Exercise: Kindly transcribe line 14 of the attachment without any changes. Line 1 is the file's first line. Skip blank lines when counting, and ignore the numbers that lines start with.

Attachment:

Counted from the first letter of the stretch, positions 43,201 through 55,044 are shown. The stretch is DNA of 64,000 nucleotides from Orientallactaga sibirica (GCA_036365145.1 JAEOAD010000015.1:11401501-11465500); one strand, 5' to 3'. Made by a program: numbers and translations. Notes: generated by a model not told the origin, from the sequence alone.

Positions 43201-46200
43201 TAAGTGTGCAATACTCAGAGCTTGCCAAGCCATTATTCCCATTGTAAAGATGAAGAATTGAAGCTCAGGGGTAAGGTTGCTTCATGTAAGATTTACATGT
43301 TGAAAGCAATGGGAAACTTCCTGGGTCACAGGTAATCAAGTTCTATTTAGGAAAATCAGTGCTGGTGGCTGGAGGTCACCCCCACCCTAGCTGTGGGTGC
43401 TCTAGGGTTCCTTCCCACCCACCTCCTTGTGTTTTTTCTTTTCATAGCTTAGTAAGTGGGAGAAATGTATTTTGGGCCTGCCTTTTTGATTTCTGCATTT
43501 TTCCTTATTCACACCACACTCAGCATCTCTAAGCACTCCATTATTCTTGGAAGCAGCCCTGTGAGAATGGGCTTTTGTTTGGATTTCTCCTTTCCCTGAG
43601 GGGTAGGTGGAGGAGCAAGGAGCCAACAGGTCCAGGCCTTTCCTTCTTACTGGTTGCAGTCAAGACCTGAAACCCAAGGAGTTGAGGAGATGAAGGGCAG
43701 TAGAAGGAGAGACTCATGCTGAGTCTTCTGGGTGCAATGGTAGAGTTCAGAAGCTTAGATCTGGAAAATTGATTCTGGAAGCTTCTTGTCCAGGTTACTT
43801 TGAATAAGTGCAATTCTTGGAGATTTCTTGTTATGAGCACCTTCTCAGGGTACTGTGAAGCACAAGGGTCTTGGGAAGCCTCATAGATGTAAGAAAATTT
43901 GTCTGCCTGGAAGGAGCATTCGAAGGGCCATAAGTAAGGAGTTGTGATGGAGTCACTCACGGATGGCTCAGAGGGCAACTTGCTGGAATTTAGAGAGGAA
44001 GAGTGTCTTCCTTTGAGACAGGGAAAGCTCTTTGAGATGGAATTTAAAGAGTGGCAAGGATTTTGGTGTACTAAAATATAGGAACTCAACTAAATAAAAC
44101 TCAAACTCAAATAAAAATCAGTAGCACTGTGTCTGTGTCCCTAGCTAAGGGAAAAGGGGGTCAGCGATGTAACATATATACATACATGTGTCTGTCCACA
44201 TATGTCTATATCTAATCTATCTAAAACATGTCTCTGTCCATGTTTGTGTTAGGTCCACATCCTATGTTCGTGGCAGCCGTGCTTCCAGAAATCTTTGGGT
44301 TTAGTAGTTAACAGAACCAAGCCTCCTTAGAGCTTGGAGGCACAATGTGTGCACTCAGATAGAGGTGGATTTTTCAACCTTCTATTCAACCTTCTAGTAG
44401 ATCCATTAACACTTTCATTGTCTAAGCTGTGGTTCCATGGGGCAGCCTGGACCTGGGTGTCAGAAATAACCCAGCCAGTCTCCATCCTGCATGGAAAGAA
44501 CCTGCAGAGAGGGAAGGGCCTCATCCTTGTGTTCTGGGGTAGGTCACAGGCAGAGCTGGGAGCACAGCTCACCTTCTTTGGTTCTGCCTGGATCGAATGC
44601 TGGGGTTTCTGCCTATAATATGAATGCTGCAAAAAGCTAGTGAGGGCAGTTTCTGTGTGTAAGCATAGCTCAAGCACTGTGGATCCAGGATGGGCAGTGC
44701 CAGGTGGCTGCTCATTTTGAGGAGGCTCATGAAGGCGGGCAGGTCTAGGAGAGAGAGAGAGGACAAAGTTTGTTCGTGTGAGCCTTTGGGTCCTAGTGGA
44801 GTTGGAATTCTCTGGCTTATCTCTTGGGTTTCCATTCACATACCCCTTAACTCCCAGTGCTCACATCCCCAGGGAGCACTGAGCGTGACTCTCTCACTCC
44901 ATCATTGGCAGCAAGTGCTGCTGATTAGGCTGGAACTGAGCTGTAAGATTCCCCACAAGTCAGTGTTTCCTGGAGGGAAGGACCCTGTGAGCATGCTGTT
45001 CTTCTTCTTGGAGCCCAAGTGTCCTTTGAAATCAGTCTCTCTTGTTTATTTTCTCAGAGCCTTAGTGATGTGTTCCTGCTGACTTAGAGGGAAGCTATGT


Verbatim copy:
44301 TTAGTAGTTAACAGAACCAAGCCTCCTTAGAGCTTGGAGGCACAATGTGTGCACTCAGATAGAGGTGGATTTTTCAACCTTCTATTCAACCTTCTAGTAG